February 9, 2021
Allergy Headaches & How to Treat Them
We know that allergies can cause a whole host of symptoms: sneezing, runny nose, congestion, and even hives. But did you know that an allergy headache is also a symptom?
That’s right! Amongst the many symptoms, headaches are often one of the most forgotten symptoms. You may experience headaches and pain if your sinuses are swollen or their openings are obstructed. This often happens with allergies. Swelling and blockage in the sinuses can prevent normal drainage and airflow, causing a buildup of pressure. Let’s talk about why you might experience a headache from allergies, headache triggers, and allergy headache relief and treatment.
Can Allergies Cause Headaches?
Yes! It’s very common to experience headaches from allergies. In fact, allergies can cause two types of headaches, migraine and sinus headaches.The body is a complex system of nerves and hormones that are delicately balanced. When allergies come into contact with your body, your immune system can react and upset the balance, resulting in symptoms such as headaches.
Migraine Headaches From Allergies
A common headache from allergies is a migraine headache. In fact, one study found that migraines occurred in 34% of people who have allergies. It should also be noted that those with allergies and asthma are twice as likely to develop chronic migraines.
What Does a Migraine Headache Feel Like?
This type of allergy headache may include throbbing, and is usually felt on one side of the head. You may find that the pain gets worse in sunlight or that you also feel nauseated.
Triggers for a Migraine Headache From Allergies
There are several triggers that could be the reason for your migraine headache.
- Food allergies or intolerances. This could be one of the top nine most common food allergens: peanuts, tree nuts, wheat, soy, shellfish, sesame, milk, eggs, and fish.
- Increased inflammation. When we’re exposed to allergens around us, our bodies will begin to react. This causes those awful symptoms of runny nose, congestion, and post-nasal drip. Our nasal cavities become inflamed due to the allergic reaction. Inflammation in the nose occurs by the cells close to the trigeminal nerve, which is the main trigger for migraine headaches.
- Increased congestion. Similar to inflammation, congestion and pressure in the nasal cavity can also irritate the trigeminal nerve. Oftentimes inflammation and congestion occur at the same time.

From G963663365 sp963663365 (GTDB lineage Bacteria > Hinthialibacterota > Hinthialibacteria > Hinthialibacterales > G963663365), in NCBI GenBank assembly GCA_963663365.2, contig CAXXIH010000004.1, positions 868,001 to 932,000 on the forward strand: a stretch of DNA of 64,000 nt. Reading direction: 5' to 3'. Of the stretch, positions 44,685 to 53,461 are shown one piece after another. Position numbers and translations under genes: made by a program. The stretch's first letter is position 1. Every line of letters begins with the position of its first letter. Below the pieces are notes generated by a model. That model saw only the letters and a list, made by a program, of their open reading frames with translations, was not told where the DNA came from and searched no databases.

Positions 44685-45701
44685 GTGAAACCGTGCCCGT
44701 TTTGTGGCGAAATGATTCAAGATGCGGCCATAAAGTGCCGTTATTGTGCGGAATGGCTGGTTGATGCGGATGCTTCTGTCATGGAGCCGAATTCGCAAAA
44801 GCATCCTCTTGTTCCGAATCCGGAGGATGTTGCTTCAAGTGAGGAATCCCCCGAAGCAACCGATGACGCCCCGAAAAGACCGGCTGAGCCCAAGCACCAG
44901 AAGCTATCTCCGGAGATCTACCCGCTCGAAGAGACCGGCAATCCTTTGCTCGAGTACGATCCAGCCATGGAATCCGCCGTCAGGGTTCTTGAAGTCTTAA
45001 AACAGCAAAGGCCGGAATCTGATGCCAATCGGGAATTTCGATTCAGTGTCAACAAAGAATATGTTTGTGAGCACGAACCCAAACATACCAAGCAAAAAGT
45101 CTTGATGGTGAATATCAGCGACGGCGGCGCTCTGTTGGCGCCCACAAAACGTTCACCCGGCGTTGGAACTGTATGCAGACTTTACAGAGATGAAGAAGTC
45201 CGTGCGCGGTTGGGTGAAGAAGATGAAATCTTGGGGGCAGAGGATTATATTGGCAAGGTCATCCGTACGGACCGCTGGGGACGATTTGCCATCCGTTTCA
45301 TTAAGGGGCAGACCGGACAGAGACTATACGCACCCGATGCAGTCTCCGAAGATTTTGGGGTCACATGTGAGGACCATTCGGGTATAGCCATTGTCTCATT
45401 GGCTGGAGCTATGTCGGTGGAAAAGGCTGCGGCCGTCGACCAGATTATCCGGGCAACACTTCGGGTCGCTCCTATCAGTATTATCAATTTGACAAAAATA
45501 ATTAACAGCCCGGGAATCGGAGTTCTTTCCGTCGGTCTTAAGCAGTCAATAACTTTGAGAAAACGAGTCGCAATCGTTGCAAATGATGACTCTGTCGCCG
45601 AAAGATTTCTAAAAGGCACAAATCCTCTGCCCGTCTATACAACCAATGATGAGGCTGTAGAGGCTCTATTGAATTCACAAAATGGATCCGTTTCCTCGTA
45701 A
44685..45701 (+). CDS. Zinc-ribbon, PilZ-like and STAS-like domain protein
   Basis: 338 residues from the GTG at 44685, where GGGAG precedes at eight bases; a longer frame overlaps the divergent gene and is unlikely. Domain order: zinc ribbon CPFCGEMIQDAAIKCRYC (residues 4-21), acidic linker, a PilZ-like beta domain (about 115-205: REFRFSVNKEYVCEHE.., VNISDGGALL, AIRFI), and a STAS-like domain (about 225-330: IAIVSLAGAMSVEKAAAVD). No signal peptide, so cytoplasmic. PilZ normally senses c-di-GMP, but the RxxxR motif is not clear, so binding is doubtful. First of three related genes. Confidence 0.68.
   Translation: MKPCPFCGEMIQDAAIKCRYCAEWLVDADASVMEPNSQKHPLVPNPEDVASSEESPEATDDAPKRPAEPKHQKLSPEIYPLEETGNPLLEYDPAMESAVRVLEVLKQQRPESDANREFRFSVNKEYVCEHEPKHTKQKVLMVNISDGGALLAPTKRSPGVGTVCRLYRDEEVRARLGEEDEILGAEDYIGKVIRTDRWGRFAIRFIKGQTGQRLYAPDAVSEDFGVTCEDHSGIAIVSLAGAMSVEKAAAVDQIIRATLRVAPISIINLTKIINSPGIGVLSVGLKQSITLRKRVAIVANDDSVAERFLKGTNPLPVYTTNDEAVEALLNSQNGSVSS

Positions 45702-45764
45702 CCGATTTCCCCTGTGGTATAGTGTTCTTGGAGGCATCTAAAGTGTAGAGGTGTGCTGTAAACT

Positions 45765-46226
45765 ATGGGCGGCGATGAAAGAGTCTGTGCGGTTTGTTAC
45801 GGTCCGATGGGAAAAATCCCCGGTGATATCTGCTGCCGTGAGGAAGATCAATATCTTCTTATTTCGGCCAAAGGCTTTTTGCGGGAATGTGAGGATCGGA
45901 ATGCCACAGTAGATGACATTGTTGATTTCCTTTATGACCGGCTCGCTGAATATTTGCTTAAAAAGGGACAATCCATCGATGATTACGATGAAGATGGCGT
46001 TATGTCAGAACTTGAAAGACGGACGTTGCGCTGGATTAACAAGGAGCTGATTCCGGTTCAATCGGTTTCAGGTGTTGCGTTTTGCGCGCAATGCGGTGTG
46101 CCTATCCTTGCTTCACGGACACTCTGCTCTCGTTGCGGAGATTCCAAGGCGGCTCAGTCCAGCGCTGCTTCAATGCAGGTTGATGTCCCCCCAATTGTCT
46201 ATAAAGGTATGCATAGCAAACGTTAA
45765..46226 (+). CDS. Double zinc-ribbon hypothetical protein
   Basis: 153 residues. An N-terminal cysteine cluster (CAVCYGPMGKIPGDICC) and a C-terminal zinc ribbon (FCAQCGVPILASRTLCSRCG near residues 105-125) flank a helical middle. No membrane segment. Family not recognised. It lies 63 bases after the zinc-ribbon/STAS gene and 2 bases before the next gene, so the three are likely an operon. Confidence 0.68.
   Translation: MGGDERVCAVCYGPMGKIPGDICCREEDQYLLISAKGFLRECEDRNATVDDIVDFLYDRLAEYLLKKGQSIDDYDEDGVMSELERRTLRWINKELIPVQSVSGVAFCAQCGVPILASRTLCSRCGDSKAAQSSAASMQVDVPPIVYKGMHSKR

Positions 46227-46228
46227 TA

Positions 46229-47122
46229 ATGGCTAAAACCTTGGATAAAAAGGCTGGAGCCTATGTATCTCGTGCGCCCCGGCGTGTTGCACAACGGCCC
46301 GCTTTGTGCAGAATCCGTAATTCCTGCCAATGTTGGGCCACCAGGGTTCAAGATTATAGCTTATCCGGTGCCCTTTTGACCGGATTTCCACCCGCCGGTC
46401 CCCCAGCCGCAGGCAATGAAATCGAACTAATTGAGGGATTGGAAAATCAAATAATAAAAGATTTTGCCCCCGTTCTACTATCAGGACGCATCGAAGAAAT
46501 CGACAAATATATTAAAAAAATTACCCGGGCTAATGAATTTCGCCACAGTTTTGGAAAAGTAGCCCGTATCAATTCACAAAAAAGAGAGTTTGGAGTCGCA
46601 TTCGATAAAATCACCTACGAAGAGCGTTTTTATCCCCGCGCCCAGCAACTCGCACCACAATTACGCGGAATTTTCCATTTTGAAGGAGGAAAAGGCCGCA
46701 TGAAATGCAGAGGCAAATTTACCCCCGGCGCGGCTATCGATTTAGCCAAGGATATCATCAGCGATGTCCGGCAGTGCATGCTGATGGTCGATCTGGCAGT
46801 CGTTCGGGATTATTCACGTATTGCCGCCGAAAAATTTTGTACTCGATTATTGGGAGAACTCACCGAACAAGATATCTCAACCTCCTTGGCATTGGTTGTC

- Parasympathetic nerves. When the body is constantly fighting allergies, this activates the nerves in the parasympathetic system, which controls the body’s digestion and rest response when you’re eating, drinking, or sleeping. This disruption can lead to dehydration, fatigue, and stress, all of which are migraine triggers.
- Smoke. The inhalation of smoke can irritate the nasal passages, leading to congestion and swelling in the nasal cavity.
Symptoms of a Migraine Headache
These are general symptoms of a migraine headache. To know if the source of the migraine is from allergies, you’ll want to follow the tips below.
- Throbbing or pounding sensation, usually on one side of the head
- Increased sensitivity to bright lights or loud noises
- Nausea and vomiting
Sinus Headaches From Allergies
Sinus allergy headaches are slightly different from a migraine headache. While both feel really bad, there are some variations in where you might feel the pain, and how bad your symptoms might be.
Sinus headaches are often described as “pressure in the face”. This feeling is due to swelling in the nasal cavities, which can block the airways in the nasal cavities.
Some of the Spaces Where You Might Feel a Sinus Headache
- Between or behind the eyes
- Behind the nose
The degree of pain from an allergy headache can vary widely, from dull to almost debilitating. The level of pain may also change with your position, such as whether you are standing or lying down.
Triggers for Sinus Headaches From Allergies